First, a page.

Silver Gull Interesting Facts
What type of animal is a silver gull?
The silver gull (Chroicocephalus novaehollandiae) is Australia's most common gull and belongs to the Aves tribe.
What class of animal does a silver gull belong to?
The silver gull (Chroicocephalus novaehollandiae) belongs to the class of Aves.
How many silver gulls are there in the world?
With a distribution range all over Australia, this bird species has no census conducted on their population.
Where does a silver gull live?
The silver gull distribution range is very widespread all over Australia. But it can also be seen in countries like New Zealand and New Caledonia.
What is a silver gull's habitat?
The silver gull is well suited to a wide range of modern urban environments. Although the Australian seagull prefers coastal areas to form a nest, it could be seen all over the continent. It can be seen moving out on sandy and rocky coastal beaches, parks, and garbage dumps. Birds swarm around fishing vessels as they depart or return to shore, but they rarely go far out to sea.
Who do silver gulls live with?
Being semi-colonial nesters, these birds may or may not form a colony but often pair and mate for life. If the pair decide to be a part of a colony, it would consist of thousands of birds.
How long does a silver gull live?
The silver gull lives for around 30 years of age at the higher end.
How do they reproduce?
From August to December, the birds breed. The nest is made up of seaweed, algae, roots, and plant stems and is situated on the surface. Wide populations of silver gulls breed and nest on the offshore islands. Low shrubs, cliffs, rocky surfaces, and jetties are the places where they form their nest. One to three eggs is a typical clutch size.
What is their conservation status?
This species has no authorized Conservation Advice and is classified as Least Concern. The abundance of human waste foods has resulted in a significant increase in the population of silver gulls. The only factor limiting their population explosion is a scarcity of suitable habitats to form a nest.
Silver Gull Fun Facts
What do silver gulls look like?
The silver gulls have a light gray back and black-tipped wings with a white to gray head, tail, and underparts. The bill, eyes, and legs of young birds are all black. Their wings are brownish buff with slight white to gray patches on the wingtip. Adult birds have a vivid orange-red bill, wings, and eye-ring.
How cute are they?
Silver gulls are considered somewhat cute birds in Australia.
How do they communicate?
A rough 'kwee-aarr' is the most popular common call, according to various sources.
How big is a silver gull?
The adult has a length of 15-17.7 in (38-45 cm). This is about twice the length of the average human male hands. The length of the whole silver gull is the same as the snout of an elephant seal! The average wingspan of an adult is 37 in (94 cm).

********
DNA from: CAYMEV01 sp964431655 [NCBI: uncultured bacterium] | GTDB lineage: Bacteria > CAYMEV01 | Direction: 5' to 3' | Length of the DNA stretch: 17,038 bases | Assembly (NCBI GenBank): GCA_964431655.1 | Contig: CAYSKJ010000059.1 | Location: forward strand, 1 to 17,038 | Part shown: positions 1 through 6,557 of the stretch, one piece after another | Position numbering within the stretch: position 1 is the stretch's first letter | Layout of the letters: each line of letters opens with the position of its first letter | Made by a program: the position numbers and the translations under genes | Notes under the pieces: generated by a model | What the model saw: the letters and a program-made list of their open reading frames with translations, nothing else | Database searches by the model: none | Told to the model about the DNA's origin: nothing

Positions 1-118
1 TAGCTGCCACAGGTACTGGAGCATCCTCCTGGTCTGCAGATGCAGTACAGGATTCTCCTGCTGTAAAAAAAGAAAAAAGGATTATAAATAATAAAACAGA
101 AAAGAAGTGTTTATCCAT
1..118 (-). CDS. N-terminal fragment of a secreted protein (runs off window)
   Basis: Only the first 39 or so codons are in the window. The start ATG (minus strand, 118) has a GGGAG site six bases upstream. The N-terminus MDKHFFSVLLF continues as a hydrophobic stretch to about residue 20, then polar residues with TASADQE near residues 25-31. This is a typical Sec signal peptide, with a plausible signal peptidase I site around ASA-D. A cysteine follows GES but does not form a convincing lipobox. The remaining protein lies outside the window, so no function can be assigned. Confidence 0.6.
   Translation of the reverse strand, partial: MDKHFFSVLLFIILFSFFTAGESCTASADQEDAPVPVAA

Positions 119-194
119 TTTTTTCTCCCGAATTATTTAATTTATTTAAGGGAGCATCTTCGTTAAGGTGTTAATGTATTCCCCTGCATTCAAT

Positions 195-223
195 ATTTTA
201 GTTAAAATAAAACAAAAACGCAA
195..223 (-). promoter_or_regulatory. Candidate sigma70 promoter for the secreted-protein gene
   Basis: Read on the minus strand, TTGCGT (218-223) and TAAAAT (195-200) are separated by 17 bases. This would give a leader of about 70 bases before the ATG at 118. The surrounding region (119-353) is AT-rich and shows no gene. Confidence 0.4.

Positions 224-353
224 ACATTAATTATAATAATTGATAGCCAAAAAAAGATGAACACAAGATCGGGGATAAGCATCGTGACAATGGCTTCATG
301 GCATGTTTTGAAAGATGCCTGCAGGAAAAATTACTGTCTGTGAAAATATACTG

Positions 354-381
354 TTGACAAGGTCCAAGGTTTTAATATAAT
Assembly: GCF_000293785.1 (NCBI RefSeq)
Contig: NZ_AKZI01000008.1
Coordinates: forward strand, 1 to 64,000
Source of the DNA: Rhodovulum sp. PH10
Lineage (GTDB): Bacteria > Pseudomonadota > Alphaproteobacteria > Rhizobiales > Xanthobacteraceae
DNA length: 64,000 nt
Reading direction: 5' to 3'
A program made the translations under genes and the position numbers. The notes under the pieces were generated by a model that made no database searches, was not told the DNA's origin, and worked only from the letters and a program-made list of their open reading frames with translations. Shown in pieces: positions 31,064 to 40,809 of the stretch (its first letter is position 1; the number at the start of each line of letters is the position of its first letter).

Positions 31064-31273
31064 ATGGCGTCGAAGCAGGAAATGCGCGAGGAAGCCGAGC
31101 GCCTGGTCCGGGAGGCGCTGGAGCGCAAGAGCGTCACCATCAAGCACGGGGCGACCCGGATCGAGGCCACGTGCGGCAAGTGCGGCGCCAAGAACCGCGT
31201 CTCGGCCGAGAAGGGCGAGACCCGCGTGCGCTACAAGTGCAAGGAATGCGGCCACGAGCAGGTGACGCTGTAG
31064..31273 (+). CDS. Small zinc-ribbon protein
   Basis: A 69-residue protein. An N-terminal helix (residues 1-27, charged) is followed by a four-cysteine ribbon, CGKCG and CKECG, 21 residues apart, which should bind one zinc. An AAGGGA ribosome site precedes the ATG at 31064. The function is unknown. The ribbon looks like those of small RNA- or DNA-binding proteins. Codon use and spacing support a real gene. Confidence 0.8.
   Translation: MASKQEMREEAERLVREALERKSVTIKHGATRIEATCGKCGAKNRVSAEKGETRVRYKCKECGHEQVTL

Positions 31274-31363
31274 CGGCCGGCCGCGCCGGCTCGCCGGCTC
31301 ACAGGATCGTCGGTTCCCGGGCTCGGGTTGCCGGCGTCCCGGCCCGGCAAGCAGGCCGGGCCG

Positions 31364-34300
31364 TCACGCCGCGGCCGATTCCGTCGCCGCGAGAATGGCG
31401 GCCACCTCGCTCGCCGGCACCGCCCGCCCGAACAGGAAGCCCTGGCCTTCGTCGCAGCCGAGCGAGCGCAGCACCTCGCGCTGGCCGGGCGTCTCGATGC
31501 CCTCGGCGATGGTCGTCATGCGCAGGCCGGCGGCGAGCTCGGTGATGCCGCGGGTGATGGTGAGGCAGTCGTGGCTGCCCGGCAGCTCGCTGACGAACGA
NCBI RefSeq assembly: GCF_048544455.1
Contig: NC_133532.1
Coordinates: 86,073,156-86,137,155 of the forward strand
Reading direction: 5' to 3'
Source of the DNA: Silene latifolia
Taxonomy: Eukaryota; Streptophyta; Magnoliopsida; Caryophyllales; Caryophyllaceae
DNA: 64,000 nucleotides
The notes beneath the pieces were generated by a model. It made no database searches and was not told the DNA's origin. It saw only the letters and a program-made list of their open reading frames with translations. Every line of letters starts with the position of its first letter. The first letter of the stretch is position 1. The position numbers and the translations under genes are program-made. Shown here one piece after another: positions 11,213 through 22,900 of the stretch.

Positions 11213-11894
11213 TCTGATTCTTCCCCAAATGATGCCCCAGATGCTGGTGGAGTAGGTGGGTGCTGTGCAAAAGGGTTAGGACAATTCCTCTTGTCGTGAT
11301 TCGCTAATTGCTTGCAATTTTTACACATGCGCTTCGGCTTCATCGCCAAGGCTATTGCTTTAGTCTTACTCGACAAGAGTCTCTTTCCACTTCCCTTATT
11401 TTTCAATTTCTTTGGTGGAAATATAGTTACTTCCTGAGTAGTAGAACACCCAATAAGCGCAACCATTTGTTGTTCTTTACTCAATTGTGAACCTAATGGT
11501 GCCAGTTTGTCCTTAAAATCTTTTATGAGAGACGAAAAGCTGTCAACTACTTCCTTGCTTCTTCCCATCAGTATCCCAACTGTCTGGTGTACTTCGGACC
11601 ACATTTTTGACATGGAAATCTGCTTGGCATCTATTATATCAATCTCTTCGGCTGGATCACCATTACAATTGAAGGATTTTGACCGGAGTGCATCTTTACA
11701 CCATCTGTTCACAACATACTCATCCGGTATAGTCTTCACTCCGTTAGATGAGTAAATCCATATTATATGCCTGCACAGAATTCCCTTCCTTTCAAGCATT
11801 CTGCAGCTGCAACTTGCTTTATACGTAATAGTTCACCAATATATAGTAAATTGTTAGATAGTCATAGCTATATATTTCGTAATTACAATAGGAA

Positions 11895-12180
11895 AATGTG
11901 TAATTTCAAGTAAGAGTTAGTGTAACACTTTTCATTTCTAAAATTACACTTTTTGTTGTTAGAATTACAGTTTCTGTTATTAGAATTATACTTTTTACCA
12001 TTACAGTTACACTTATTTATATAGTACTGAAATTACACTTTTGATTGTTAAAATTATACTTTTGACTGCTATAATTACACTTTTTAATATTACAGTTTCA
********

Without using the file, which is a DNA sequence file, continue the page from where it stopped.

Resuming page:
How fast can a silver gull fly?
A few anecdotal sources calculate their speed to be somewhere around 18-22 mph (29-35.4 kph). There have been no definitive studies to calculate the speed of silver gulls.
How much does a silver gull weigh?
The silver gull is a fairly small bird and weighs somewhere between 9.2-12.3 oz (260-350 g).
What are the male and female names of the species?
There is no such specific name for the male and females of the species.
What would you call a baby silver gull?
A baby silver gull can be referred to as a chick.
What do they eat?
Birds, worms, fish, insects, and crustaceans are all common food items for the silver gull. It is a scavenger, causing increased numbers to assemble near human cities, hounding for garbage, stealing from unsupervised food bins, and looking for human waste at landfills for its food.
Are they dangerous?
No, these birds are not dangerous or aggressive at all. No incidences have ever been recorded of these small birds ever causing any harm to people, let alone killing them.
Would they make a good pet?
No, the silver gulls would not make good pets. Not only is it difficult to get your hands on one of them, but this successful scavenger will not be able to survive in captivity because of its nature and lifestyle.
Did you know...
The Herring gull, which is also known as 'silver gull' in many other languages, is not to be confused with the silver gull. The Herring gull is a slightly bigger, more robust gull with a habitat range that does not overlap.
'Red-billed gulls, 'sea pigeons,' and 'seagulls' are all the names commonly used for silver gulls.
Are silver gulls native to Australia?
Yes, silver gulls are Australian birds, and as such, they are protected under the Victorian Wildlife Act 1975. These birds can also be found in very small numbers in countries like New Zealand and the North of New Caledonia.
What is special about seagulls?
Seagulls are loving and attentive guardians. The male and female form a lifelong bond and alternate incubating, feeding, and securing the chicks. This is a rare and beautiful occurrence of organized parenting and monogamy in the Animal Kingdom.
Here at Kidadl, we have carefully created lots of interesting family-friendly animal facts for everyone to discover! For more relatable content, check out these Hawaiian hawk facts and saker falcon facts for kids.
You can even occupy yourself at home by coloring in one of our free printable silver gull coloring pages.